Symptoms, symptoms, symptoms. This is Recovery language for all of those head pressures, electrifying zaps, heavy breathing spells, tightness, and other feelings and sensations that can make living with anxiety so miserable.
One of my most disturbing sensations is blurry vision. When I become anxious it becomes difficult to focus or read (or at least that is what I have told myself). I have had this problem for about 10 years, during which I’ve worked this up into a vicious cycle. In fact, I thought I was the only person who suffered with this symptom until I came to Recovery, in which I met people who have this symptom as well as read about them in Dr. Low’s works:
“Harriette was tortured by ‘headaches and nausea and fatigue and dizzy spells, by weak spells and palpitations.’ Her ears ached and her eyes blurred and her throat choked….” (Emphasis added) (1)
I have been in Recovery since last May—reading Dr. Low’s works and attending meetings—and I still do have blurry vision. However, I now know that when I’m having this sensation, I can control my thoughts: I do not need to “react” to this. I can remind myself that yes, this sensation is distressing, but it is not dangerous. While I may feel that anything I do while I have this sensation will turn out wrong, that is not a fact. (One of my relatives likes to remind me that I always will perform in a reasonable way.) If I make a mistake, it’s no big deal—mistakes are average and happen to everyone, whether they have a bout of blurry vision or not.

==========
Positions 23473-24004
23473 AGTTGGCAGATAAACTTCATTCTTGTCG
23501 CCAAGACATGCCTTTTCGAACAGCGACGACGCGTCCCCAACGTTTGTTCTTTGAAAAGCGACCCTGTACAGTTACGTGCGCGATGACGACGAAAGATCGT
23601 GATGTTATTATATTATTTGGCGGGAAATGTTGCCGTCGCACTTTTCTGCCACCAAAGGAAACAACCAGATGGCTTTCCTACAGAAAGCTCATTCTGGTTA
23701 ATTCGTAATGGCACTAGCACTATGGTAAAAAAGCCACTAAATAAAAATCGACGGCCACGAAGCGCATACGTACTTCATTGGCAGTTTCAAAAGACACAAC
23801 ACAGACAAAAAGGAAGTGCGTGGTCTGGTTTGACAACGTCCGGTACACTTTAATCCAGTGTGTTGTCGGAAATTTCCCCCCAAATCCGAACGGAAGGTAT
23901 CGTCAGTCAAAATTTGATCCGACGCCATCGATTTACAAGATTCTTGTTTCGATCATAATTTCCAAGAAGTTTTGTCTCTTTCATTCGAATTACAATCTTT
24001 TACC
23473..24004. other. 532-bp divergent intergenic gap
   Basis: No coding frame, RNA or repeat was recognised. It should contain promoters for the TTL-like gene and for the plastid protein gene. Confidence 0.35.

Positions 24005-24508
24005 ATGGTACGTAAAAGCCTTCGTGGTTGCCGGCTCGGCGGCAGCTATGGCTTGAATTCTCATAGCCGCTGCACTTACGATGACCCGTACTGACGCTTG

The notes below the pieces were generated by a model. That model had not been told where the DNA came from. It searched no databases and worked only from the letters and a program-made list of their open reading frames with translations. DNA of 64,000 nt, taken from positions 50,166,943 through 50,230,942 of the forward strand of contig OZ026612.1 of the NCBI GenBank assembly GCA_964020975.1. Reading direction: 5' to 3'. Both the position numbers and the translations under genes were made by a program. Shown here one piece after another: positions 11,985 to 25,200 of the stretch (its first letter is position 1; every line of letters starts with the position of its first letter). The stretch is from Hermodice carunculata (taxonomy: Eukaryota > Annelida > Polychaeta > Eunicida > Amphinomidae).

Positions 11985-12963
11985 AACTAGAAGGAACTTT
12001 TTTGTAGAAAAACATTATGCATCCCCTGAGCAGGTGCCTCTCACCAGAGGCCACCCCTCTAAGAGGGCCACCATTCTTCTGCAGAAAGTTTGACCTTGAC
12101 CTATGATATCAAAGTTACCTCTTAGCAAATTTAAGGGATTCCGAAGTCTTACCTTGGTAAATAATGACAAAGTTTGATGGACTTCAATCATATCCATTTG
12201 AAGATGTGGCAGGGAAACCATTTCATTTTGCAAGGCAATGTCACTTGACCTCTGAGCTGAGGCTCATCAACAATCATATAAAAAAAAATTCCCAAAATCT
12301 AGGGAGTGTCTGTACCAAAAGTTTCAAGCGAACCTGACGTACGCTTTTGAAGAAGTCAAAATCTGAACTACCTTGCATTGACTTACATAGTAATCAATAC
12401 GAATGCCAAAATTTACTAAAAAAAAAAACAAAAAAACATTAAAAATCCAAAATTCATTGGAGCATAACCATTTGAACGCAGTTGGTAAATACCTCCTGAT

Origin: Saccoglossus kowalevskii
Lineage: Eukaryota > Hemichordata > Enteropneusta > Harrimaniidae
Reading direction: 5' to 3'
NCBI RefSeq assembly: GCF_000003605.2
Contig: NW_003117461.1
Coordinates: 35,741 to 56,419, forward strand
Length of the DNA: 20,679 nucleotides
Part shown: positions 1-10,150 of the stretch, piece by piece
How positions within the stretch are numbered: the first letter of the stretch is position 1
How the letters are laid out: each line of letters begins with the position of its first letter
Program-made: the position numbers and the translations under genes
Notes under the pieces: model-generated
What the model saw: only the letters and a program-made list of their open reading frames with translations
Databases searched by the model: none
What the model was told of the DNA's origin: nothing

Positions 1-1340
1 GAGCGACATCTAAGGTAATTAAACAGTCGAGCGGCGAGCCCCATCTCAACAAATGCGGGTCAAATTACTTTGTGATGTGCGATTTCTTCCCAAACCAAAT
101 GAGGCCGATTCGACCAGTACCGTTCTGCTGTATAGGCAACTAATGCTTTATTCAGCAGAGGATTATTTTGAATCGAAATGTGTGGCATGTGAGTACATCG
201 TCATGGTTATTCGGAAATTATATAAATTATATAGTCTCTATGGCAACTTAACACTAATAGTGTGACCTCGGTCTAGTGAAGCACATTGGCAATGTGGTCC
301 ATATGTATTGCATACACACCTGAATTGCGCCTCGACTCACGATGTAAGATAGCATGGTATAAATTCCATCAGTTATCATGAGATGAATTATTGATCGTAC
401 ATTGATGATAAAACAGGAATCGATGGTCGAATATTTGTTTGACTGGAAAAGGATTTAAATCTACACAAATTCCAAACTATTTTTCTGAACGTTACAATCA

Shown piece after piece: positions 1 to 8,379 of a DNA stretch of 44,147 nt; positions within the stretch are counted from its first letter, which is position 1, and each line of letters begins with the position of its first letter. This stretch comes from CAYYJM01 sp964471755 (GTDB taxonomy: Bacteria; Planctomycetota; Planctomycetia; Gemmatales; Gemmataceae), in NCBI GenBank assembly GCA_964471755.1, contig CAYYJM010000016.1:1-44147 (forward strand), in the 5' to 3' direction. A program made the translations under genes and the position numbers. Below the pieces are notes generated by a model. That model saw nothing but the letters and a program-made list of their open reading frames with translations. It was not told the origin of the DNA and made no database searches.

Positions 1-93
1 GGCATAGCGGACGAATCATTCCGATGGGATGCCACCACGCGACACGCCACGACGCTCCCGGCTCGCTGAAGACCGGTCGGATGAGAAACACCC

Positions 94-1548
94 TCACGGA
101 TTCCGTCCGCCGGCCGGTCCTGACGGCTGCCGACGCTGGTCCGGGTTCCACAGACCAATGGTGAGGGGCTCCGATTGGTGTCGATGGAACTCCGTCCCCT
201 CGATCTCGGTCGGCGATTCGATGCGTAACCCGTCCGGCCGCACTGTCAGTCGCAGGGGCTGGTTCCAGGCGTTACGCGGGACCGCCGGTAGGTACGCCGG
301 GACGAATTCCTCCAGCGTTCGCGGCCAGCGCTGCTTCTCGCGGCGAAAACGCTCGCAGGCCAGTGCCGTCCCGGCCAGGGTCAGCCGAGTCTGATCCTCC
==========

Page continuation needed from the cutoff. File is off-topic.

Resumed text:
Hopefully some day I won’t deal with this sensation anymore. But in the meantime I now have the tools to cope with—and ultimately conquer—this problem.
1. Low AA. Mental Health Through Will-Training. Glencoe, Ill.: Willett Publishing Co.; 1997;65.